I admit it now, I thought I was on my way back then. It doesn’t get much bigger than being affiliated with the Women’s Prize, but no agents wanted my novel. So I went off to cry for a bit, then back to writing another novel in the evenings and weekends. This novel, based on what happens to a group of people who survive a tragedy in a London tower block, became Nightingale Point.

Several agents were interested in the novel and I signed with the one I felt was the most passionate about it. It went out on submission to publishers and really quickly had lots of interest. I did a few rewrites and edits for two major publishers who wanted it, but then both deals came to nothing. It was devastating. Then when the Grenfell Tower disaster happened I decided to shelf the project, for obvious reasons, and start on yet another novel.

As you reflect on your win eight years on, what does winning the competition mean to you now?

All these years on from being shortlisted, it’s still great kudos. It’s part of my (very short) writing bio which now appears on my debut novel and in programmes for festivals I do. I’m so proud of it.

What is your key tip for other women considering entering the 2020 competition?

Don’t try to mimic the First Chapter writer who writes the opening lines. It’s easy to do but don’t! Kate Mosse was the writer in my year of the competition, and at the time I had never read any of her work and wasn’t familiar with her style. But I can imagine if it had been someone I’d read a lot of I would have just started imitating them. As writers, our voices are so important. I know I’ll never be able to write like Kate Mosse and that’s alright!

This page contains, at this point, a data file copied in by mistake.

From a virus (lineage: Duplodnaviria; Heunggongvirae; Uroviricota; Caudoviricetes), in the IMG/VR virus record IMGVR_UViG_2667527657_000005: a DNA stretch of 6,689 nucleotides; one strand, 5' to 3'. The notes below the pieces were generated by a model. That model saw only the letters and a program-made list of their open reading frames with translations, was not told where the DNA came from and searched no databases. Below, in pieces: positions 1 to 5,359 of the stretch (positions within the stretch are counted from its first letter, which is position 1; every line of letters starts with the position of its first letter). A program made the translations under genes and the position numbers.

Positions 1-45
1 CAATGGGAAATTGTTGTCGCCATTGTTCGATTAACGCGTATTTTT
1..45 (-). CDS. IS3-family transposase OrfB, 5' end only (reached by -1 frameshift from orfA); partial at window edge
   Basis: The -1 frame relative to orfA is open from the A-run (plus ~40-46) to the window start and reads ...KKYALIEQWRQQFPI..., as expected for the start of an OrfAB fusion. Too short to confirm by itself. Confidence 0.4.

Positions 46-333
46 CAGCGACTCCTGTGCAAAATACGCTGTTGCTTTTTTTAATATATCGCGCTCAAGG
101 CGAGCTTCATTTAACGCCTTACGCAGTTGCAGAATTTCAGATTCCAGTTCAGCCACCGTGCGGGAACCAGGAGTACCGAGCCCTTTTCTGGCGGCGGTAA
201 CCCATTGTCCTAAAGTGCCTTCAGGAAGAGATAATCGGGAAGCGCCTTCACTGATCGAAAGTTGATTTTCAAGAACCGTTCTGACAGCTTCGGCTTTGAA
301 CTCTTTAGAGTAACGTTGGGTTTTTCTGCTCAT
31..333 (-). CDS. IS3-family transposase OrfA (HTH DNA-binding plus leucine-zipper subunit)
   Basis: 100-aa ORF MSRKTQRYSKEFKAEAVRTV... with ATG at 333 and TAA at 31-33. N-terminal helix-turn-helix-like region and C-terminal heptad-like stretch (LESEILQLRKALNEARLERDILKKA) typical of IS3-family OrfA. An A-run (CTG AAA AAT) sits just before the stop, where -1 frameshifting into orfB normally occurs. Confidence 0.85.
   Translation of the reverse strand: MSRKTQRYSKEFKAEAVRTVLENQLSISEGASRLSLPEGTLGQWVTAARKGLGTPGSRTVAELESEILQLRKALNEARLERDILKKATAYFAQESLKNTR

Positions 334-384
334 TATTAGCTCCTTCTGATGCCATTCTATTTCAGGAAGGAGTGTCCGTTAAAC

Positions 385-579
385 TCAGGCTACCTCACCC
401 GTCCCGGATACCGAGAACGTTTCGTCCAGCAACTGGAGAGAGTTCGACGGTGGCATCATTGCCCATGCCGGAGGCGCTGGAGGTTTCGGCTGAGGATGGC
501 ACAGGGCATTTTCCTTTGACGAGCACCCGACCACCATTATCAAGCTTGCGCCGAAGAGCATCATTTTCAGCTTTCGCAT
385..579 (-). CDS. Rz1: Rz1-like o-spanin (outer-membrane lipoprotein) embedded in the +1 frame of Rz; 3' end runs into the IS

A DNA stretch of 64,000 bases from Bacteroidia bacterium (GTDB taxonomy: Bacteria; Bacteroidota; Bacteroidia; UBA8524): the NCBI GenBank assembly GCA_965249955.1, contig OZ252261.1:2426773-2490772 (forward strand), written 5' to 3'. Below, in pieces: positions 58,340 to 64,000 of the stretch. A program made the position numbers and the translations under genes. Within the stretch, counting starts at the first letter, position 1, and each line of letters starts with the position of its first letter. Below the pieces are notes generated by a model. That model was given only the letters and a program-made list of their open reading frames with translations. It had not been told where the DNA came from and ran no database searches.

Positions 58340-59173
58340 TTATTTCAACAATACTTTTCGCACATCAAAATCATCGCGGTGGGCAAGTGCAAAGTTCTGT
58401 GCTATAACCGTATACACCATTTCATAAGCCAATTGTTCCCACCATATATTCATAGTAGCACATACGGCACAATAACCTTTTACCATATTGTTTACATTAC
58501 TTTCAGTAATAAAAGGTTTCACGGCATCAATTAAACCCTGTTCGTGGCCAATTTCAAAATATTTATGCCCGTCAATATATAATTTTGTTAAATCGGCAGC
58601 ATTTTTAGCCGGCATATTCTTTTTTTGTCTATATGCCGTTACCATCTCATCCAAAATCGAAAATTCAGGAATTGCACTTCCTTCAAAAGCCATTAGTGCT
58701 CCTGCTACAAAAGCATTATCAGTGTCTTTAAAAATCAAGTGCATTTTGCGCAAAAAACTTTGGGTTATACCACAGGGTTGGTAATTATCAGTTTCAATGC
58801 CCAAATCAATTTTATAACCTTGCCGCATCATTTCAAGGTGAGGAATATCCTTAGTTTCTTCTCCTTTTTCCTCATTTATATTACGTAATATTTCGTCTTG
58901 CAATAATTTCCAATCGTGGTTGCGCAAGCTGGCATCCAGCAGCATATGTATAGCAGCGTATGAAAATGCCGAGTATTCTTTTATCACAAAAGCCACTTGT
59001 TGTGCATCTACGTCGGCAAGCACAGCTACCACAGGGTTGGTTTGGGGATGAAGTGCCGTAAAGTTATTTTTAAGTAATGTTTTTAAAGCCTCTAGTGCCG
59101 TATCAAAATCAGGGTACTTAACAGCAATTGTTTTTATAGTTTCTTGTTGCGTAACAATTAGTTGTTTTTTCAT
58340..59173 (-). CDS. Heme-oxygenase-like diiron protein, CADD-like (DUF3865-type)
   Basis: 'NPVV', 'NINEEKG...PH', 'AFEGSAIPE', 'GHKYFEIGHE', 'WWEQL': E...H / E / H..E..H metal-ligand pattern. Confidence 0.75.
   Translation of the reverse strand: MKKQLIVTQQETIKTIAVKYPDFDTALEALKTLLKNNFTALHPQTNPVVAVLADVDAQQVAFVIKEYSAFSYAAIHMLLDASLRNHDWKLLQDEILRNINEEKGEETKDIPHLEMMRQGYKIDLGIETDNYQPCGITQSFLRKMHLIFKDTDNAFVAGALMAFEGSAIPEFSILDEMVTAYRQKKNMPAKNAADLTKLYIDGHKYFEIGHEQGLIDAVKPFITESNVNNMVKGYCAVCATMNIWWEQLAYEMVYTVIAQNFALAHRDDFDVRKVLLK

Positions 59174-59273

As a reader, do you follow the Women’s Prize for Fiction?

Each year I look forward to the list and the events. Being in London I’m lucky that I can get out to these events. They never cost that much to attend and it’s always nice to hear authors talk and meet other bookish people. Usually a couple of drinks, too. The choices of books are so mixed as well, really something for all tastes. Also, for readers it’s nice to have a list of books that are just brilliant, rather than a list of books with the biggest marketing budgets.

The Prize makes me pick up books I wouldn’t usually. I have to bring up Jesmyn Ward; she’s an absolutely amazing writer who, while really successful in the US, wasn’t on my radar until she was longlisted. She’s now one of my top 5 writers. I read Sing, Unburied, Sing then went back through the others on the list.

We still need this Prize. We all know a woman isn’t going to be walking off with the Booker 50% of the time so it’s essential we keep prizes like this.

What book by a female author would you like to recommend to readers?

Obviously Jesmyn Ward’s Sing, Unburied, Sing, but also this year I loved Ayisha Malik’s This Green and Pleasant Land, because of its humour and warmth. Expectation by Anna Hope I’m recommending to lots of women because it made me kind of furious at times and I love the conversations women are having about it.

Nightingale Point by Luan Goldie, published by HarperCollins, is out now. Diana Evans, bestselling author of Ordinary People, and writer of the opening lines in the 2020 First Chapter competition, called Luan ‘a sharp, funny, wonderful writer’.

Find out more about entering the First Chapter competition here ≥